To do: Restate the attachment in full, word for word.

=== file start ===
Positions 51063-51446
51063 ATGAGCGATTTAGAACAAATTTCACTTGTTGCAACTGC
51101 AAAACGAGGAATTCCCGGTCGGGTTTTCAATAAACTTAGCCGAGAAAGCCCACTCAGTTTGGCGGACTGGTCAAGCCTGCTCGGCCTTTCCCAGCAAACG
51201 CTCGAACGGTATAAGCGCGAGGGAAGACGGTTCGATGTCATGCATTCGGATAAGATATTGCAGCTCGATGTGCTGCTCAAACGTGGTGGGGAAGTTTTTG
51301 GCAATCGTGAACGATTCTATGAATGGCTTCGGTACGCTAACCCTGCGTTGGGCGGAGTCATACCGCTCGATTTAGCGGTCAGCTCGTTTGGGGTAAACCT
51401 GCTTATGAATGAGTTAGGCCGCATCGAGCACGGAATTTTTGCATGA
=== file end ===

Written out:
Positions 51063-51446
51063 ATGAGCGATTTAGAACAAATTTCACTTGTTGCAACTGC
51101 AAAACGAGGAATTCCCGGTCGGGTTTTCAATAAACTTAGCCGAGAAAGCCCACTCAGTTTGGCGGACTGGTCAAGCCTGCTCGGCCTTTCCCAGCAAACG
51201 CTCGAACGGTATAAGCGCGAGGGAAGACGGTTCGATGTCATGCATTCGGATAAGATATTGCAGCTCGATGTGCTGCTCAAACGTGGTGGGGAAGTTTTTG
51301 GCAATCGTGAACGATTCTATGAATGGCTTCGGTACGCTAACCCTGCGTTGGGCGGAGTCATACCGCTCGATTTAGCGGTCAGCTCGTTTGGGGTAAACCT
51401 GCTTATGAATGAGTTAGGCCGCATCGAGCACGGAATTTTTGCATGA